What Condo Owners Should Understand About Making a Fire Claim

In many cities today, condos have become the new entry-level home. As condo ownership becomes more and more common, and as more tenants find themselves renting condos, it’s important for both renters and owners to understand what this means for their home insurance and what happens when they need to make a claim.

When there’s a fire in a condo building, the process can be much longer and more complicated than when there’s a fire in a single-family home.

How Structural Coverage Differs

When you own a condo, Structural coverage is very different than if you owned the whole property. Condo buildings are governed by boards or strata. The board takes out an insurance policy to cover damage to the main structure. The condo board’s policy covers the main structure and common areas, including hallways, staircases, elevators, and shared amenities.

This policy is paid for through the monthly fees that you pay, but the board or strata will handle the structural side of things with the insurance company. You will not have to deal with the insurer directly. However, this does mean that you won’t be as involved in the process should something happen, and you may feel as though you’re on the outside looking in, which can be frustrating when you are waiting to move back into your home. There is one gap to consider when it comes to your own condo fire insurance, and that’s upgrades that you’ve made to your own unit, such as countertops, appliances, and floors. These improvements will not be covered by the board’s insurance, and you should make sure your policy will account for them.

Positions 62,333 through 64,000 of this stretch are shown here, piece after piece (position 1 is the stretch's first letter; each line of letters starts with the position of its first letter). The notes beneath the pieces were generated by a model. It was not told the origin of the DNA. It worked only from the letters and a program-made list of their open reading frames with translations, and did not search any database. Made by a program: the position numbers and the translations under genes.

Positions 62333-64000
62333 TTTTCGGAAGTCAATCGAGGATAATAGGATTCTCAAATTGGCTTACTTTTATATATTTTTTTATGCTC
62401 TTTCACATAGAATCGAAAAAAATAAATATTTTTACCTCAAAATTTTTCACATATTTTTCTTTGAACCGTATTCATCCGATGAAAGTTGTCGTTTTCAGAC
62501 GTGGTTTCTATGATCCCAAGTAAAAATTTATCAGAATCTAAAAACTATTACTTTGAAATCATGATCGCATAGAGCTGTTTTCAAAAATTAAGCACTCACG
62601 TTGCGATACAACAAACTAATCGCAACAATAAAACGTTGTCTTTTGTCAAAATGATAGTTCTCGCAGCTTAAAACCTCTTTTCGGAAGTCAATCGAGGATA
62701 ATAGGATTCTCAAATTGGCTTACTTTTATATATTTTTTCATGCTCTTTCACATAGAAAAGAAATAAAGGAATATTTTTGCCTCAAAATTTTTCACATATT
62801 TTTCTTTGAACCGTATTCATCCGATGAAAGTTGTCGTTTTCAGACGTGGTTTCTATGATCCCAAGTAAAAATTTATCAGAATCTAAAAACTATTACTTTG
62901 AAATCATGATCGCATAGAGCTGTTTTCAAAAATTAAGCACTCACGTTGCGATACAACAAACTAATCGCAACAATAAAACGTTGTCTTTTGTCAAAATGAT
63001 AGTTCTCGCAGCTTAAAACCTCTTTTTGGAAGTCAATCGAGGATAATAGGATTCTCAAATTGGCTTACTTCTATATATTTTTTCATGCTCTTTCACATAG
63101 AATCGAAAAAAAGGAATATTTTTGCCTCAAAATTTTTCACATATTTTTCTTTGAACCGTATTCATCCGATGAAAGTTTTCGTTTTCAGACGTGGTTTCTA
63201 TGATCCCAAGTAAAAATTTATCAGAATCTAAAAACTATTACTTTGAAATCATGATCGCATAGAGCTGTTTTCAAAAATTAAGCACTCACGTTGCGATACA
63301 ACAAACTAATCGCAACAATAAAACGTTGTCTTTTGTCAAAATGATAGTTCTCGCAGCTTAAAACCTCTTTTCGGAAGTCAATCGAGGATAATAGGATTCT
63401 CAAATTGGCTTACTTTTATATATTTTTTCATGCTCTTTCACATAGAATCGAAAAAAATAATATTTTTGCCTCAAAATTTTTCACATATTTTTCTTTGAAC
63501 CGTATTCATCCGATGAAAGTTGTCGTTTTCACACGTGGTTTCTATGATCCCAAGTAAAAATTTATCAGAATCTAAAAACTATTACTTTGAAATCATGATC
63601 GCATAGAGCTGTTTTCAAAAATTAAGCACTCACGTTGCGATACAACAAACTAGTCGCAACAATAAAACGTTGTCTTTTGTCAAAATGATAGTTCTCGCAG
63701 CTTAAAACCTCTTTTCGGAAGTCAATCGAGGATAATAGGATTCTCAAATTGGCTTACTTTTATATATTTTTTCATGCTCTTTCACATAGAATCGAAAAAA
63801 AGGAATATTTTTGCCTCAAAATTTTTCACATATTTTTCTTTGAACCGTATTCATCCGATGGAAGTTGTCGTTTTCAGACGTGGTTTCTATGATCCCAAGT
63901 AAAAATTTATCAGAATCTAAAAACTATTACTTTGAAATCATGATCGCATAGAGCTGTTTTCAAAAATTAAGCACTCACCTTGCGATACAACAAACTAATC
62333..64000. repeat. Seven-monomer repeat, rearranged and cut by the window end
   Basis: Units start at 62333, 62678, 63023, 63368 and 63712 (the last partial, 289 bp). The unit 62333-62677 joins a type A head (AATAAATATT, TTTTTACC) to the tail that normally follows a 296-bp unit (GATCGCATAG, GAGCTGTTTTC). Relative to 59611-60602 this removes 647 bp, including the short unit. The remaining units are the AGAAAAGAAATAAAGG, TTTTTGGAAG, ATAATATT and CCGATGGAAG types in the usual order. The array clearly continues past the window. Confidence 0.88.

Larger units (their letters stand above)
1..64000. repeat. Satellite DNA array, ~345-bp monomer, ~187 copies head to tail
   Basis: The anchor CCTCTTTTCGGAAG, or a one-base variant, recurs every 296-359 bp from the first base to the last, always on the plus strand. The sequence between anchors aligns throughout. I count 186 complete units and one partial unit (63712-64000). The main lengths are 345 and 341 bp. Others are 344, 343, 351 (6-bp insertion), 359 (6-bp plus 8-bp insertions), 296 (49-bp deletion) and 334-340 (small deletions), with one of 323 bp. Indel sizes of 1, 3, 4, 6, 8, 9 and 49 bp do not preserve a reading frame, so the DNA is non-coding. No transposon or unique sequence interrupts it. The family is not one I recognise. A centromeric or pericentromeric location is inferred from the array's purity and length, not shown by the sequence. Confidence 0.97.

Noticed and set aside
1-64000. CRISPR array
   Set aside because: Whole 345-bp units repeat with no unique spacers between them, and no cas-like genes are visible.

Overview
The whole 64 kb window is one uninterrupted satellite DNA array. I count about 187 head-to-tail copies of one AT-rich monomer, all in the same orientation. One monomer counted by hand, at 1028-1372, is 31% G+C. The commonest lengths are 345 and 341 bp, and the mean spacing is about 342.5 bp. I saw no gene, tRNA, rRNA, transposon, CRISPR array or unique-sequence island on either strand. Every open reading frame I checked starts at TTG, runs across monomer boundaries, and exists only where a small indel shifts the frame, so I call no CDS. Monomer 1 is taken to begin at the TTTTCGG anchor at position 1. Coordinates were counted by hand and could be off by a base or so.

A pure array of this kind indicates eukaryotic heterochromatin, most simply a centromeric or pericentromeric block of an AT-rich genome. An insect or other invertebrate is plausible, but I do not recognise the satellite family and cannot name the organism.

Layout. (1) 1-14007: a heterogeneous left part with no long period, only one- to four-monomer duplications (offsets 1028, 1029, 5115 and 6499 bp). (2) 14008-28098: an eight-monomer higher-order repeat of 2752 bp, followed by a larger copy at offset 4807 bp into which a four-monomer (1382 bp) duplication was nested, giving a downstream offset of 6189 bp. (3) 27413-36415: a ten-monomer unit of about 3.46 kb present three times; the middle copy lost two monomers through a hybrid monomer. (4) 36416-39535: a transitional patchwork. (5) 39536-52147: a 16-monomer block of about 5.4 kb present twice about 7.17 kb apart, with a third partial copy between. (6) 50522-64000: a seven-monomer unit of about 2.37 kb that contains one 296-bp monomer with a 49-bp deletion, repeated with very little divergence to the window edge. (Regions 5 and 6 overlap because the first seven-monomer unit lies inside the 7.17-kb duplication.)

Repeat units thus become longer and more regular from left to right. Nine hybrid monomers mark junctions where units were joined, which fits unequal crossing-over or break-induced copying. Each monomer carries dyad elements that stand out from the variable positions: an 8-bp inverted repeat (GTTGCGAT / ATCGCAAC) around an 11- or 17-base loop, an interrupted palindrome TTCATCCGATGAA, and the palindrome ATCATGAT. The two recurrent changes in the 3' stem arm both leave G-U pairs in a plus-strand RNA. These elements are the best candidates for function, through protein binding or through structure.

Why You Should Budget to Spend More Time Away Although condo buildings are built with fire-resistant materials meant to prevent the fire from spreading quickly between units, fires can still lead to major structural damage for the entire building. The process for repairing multi-unit buildings is considerably more expensive and complicated than a detached or semi-detached home.

This has important implications for your Additional Living Expenses coverage. ALE coverage should cover the expenses that you face when you’re unable to live in your own home. This includes costs such as staying in a rental and expenses like transportation, storage, and food that you face above and beyond your typical budget.

Because condo insurance claims and repairs can be more complicated and take longer, be mindful of the limit in your policy and be prepared to stick to a budget.

What You Should Know About Personal Contents

By and large, Contents coverage is the one area of a condo fire insurance claim that doesn’t differ as much compared to a claim for a detached home.

Contents insurance helps you replace lost personal belongings, such as your furniture, TV, computers, clothing, artwork, entertainment (such as records, Blu-Rays, and books), tools, and even dry or frozen food spoiled by the power being out or smoke. Contents coverage is especially important for condo renters because the condo building or the owner only has insurance to cover damage to the building itself. Your personal belongings are not covered by anyone else’s insurance in the event of a fire.

Speak Your Mind